Hester's Individualism As Present in Hawthorne's The Scarlet Letter

Essay by Webmaster1College, UndergraduateA+, November 1996

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In Hawthorne's revered novel The Scarlet Letter, the use of Romanticism plays an important role in the development of his characters. He effectively demonstrates individualism in Hester to further our understanding of the difficulties of living in Boston, the stern, joyless world of Puritan New England. It is all gloom and doom. If the sun ever shines, one could hardly notice. The entire place seems to be shrouded in black. The people of this society were stern, and of course repressive. They always put a lid on more natural human impulses and emotions than any society before or since. But for this reason specifically, emotions began bubbling and eventually boiled over, passions a novelist such as Hawthorne could seize at red heat and use for the basis of an effective novel. Hawthorne shows Hester's sheer determination to live in this society directly through her actions and relations to others, and indirectly through the presentation of herself and her child and through her internal emotional struggle.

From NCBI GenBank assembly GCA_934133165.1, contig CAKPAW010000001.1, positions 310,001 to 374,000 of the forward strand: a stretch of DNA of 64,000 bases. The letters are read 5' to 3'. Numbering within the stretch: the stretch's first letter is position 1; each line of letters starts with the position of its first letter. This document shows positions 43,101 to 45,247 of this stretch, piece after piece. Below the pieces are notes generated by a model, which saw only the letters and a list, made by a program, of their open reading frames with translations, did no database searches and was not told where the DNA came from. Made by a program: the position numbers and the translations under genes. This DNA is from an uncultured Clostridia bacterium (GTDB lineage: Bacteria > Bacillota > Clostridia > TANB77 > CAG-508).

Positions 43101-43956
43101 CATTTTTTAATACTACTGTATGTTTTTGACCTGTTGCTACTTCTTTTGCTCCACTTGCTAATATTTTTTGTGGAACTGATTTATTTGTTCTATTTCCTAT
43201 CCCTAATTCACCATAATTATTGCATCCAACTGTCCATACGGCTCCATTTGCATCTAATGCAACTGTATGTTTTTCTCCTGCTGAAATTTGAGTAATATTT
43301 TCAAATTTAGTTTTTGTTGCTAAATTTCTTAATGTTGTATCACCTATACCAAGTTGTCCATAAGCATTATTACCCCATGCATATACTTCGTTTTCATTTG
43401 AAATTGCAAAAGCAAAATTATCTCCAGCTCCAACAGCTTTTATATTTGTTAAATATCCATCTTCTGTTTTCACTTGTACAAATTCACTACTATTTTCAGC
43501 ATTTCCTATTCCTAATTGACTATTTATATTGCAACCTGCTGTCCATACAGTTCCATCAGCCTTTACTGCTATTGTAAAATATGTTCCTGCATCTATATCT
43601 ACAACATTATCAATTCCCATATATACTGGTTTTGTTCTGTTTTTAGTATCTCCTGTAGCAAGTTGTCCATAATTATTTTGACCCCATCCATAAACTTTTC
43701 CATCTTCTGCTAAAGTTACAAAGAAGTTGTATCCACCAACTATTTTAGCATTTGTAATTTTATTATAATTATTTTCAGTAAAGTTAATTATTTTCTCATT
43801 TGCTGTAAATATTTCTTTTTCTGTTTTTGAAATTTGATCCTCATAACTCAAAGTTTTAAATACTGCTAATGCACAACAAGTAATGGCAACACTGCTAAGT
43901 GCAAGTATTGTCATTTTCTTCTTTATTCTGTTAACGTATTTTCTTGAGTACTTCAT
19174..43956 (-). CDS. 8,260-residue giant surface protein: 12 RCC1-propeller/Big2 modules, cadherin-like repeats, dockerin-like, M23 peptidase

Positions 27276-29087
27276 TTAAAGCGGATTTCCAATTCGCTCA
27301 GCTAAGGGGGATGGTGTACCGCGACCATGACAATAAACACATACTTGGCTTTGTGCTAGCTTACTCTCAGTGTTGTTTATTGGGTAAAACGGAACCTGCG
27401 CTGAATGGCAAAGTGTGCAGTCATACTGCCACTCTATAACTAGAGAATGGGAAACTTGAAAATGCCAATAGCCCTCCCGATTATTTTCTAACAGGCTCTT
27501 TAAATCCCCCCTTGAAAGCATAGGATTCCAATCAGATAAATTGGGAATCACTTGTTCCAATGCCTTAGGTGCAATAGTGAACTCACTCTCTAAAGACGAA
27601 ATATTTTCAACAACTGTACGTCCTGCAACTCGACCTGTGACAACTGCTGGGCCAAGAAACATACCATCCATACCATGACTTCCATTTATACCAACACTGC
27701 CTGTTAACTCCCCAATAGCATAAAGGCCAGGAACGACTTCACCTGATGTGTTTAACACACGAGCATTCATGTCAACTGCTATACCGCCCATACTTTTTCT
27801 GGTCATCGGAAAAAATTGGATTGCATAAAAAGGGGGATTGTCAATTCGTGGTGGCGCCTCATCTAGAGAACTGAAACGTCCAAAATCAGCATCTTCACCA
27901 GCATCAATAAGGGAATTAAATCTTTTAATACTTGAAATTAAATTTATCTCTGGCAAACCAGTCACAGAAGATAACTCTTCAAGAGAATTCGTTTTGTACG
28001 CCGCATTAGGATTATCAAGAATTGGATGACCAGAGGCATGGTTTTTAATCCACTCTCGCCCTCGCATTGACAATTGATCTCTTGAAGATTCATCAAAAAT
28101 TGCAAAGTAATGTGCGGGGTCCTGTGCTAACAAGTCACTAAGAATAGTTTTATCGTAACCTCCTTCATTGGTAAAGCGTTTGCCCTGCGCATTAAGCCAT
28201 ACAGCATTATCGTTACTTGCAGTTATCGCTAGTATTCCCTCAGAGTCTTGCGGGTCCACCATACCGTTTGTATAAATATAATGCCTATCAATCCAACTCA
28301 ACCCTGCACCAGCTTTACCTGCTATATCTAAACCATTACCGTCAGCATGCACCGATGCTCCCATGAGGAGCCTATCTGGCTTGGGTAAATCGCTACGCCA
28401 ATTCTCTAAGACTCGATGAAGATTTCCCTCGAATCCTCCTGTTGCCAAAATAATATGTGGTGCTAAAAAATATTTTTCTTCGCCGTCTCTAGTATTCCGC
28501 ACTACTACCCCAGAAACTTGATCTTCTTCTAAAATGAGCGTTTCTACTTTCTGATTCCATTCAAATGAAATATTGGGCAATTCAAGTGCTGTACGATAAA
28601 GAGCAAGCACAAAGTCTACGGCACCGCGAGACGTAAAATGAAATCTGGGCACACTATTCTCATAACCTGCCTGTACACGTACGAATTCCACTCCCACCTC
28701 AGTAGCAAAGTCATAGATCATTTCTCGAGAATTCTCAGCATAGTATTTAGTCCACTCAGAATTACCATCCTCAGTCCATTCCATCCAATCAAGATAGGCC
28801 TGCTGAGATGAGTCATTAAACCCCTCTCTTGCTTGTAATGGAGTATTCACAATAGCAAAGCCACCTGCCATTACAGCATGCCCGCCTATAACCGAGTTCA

Hester's adultery creates a feeling of dismay and hostility within the people of Boston. They are not only shocked that she has done such a thing, but also because she won't reveal the name of the father of the child. Although the usual penalty for adultery is death, the Puritan magistrates have decided to be merciful to her declaring that Hester's punishment will be to stand for several hours on the scaffold, in full view of everyone. In this 'powerful but painful story,' (Chorley 184) Hester realizes her sin, and acknowledges that she must pay the price for her crimes. She might, Hawthorne tells us, have left the narrow-minded colony to start life all over again in a place where no one knew her story. The sea leads back to England, or for a...